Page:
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Crowd size at Trump and Biden events reflects approach, not voter preference

October 28, 2020 GMT

THE CLAIM: Images from a large crowd gathered at a campaign rally for President Donald Trump, and from a sparsely attended event for Democratic nominee Joe Biden reflect voters’ true preferences.

AP’S ASSESSMENT: Missing context. The candidates have taken different approaches to campaigning during the COVID-19 pandemic. While the Biden campaign has instituted social distancing measures and limited the number of people at events to prevent further spread of the virus, the Trump campaign has allowed a large number of people to access rallies. Additionally, Biden maintains a national lead over Trump, according to polls, with a narrow margin of difference in Iowa and Arizona where the images were taken.


THE FACTS: On Oct. 14, Trump led a rally in Des Moines, Iowa. He posted a photo to Twitter that shows stands full of supporters, without social distancing. Trump opponents have criticized his campaign for not instituting social distancing measures at events, and for allowing large crowds.

Between Oct. 8 and 9, Biden’s campaign organized various events in Arizona. The Biden campaign bus visited Yuma, though neither Biden nor his running mate Kamala Harris attended the event.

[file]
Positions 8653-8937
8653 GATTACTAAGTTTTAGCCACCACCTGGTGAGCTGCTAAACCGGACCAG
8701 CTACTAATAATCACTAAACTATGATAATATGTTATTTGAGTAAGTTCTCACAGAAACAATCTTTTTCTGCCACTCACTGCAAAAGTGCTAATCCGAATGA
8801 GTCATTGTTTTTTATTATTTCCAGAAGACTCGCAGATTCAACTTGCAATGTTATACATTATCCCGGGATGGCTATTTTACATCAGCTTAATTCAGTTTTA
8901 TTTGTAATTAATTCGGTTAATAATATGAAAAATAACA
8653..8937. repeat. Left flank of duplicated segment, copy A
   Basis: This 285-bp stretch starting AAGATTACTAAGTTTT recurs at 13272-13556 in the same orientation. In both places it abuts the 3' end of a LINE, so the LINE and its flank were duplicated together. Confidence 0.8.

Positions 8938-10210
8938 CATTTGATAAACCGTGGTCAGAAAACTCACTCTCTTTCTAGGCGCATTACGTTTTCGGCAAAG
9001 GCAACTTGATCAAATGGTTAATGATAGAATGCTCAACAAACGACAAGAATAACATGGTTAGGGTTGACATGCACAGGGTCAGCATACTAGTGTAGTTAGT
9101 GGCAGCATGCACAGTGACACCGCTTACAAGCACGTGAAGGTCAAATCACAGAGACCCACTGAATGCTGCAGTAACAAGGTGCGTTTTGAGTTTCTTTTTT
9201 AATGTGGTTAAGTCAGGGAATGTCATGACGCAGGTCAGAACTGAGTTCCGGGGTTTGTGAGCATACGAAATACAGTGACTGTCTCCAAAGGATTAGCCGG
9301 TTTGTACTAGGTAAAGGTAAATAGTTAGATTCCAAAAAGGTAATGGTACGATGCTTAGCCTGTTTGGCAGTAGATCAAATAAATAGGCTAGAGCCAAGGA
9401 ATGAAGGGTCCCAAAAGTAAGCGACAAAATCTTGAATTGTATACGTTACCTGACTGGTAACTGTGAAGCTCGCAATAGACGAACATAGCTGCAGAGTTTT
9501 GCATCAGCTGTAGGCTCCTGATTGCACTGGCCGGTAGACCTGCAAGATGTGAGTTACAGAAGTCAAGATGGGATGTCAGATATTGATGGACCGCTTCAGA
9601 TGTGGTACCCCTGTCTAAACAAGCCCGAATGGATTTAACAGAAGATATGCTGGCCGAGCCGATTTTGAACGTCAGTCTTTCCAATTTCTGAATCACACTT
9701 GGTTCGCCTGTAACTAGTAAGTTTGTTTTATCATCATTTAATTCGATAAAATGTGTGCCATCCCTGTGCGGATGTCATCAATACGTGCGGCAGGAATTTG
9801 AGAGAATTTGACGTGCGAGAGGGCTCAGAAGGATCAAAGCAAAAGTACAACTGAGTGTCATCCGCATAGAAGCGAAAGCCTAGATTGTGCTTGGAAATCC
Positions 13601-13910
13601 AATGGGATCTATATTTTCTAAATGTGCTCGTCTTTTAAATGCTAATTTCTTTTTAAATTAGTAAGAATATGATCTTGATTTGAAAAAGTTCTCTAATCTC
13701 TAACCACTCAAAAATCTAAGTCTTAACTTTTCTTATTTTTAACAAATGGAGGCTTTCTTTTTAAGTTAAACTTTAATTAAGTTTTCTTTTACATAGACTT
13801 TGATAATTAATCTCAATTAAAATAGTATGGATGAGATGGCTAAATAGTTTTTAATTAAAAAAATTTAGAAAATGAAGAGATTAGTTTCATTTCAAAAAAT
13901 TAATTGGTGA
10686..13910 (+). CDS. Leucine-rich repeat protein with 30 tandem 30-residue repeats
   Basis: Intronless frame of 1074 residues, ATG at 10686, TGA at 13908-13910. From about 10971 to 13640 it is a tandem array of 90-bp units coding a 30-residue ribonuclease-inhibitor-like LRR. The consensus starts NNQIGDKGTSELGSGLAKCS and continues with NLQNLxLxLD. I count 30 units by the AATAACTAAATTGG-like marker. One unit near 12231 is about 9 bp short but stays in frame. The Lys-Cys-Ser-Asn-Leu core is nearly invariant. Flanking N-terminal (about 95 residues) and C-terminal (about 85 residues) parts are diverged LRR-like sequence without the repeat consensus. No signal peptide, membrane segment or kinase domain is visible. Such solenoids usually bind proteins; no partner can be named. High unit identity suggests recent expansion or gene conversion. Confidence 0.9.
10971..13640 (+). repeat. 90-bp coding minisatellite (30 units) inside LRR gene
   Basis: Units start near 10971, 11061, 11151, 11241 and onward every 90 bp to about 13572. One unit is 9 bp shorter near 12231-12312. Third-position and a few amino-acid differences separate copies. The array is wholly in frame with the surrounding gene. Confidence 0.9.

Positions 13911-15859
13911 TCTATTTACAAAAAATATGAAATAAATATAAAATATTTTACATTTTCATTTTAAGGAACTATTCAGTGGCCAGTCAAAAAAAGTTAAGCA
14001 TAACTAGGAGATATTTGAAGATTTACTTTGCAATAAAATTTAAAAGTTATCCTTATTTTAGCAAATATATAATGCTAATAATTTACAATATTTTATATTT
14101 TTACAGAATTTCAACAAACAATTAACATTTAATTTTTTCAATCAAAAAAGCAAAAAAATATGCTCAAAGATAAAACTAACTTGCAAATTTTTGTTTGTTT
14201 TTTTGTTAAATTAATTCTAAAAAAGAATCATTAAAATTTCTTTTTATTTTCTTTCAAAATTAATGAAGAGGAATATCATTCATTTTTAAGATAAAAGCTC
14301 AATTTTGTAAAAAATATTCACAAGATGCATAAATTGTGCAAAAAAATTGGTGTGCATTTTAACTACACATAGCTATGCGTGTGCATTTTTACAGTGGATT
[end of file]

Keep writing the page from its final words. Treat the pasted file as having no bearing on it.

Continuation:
In an image shared on Twitter by Arizona House Minority Leader Charlene Fernandez, only a handful of people are seen holding Biden-Harris campaign banners in front of the bus in a parking lot.

In her tweet, Fernandez, who is seeking reelection, applauded the bus’s visit to the Yuma region.

Posts on Facebook are showing photos of the two events side by side, and are claiming that the crowd at Trump’s rally indicates he has greater support. “And your wanting me to believe in the polls? Yeah RIGHT,” reads one such post. Another says, “It’s hard to trust pollsters when your own eyes see this each day!”

The posts are missing the context that the Biden campaign is not holding large events. Biden’s campaign has repeatedly stated on various occasions that it limits the number of people who attend events to avoid further spread of COVID-19 in the United States.

Most national polls released in recent weeks show Biden leading Trump.


This is part of The Associated Press’ ongoing effort to fact-check misinformation that is shared widely online, including work with Facebook to identify and reduce the circulation of false stories on the platform.

Here’s more information on Facebook’s fact-checking program: